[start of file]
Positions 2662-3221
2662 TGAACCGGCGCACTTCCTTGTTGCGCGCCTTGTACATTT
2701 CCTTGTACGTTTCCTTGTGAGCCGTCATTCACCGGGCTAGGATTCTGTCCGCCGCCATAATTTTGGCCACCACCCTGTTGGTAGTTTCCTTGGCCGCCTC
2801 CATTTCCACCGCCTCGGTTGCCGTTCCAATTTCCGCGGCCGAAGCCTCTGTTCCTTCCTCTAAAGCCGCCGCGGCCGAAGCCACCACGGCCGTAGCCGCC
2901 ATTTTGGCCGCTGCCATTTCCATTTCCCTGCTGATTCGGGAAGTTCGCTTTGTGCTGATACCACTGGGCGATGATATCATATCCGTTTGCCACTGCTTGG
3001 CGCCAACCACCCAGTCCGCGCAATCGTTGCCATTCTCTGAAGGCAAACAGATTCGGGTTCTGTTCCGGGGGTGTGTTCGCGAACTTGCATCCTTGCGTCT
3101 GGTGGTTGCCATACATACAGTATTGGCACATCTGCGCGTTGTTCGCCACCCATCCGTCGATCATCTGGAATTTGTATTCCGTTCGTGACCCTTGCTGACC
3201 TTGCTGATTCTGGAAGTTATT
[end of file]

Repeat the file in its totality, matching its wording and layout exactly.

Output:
Positions 2662-3221
2662 TGAACCGGCGCACTTCCTTGTTGCGCGCCTTGTACATTT
2701 CCTTGTACGTTTCCTTGTGAGCCGTCATTCACCGGGCTAGGATTCTGTCCGCCGCCATAATTTTGGCCACCACCCTGTTGGTAGTTTCCTTGGCCGCCTC
2801 CATTTCCACCGCCTCGGTTGCCGTTCCAATTTCCGCGGCCGAAGCCTCTGTTCCTTCCTCTAAAGCCGCCGCGGCCGAAGCCACCACGGCCGTAGCCGCC
2901 ATTTTGGCCGCTGCCATTTCCATTTCCCTGCTGATTCGGGAAGTTCGCTTTGTGCTGATACCACTGGGCGATGATATCATATCCGTTTGCCACTGCTTGG
3001 CGCCAACCACCCAGTCCGCGCAATCGTTGCCATTCTCTGAAGGCAAACAGATTCGGGTTCTGTTCCGGGGGTGTGTTCGCGAACTTGCATCCTTGCGTCT
3101 GGTGGTTGCCATACATACAGTATTGGCACATCTGCGCGTTGTTCGCCACCCATCCGTCGATCATCTGGAATTTGTATTCCGTTCGTGACCCTTGCTGACC
3201 TTGCTGATTCTGGAAGTTATT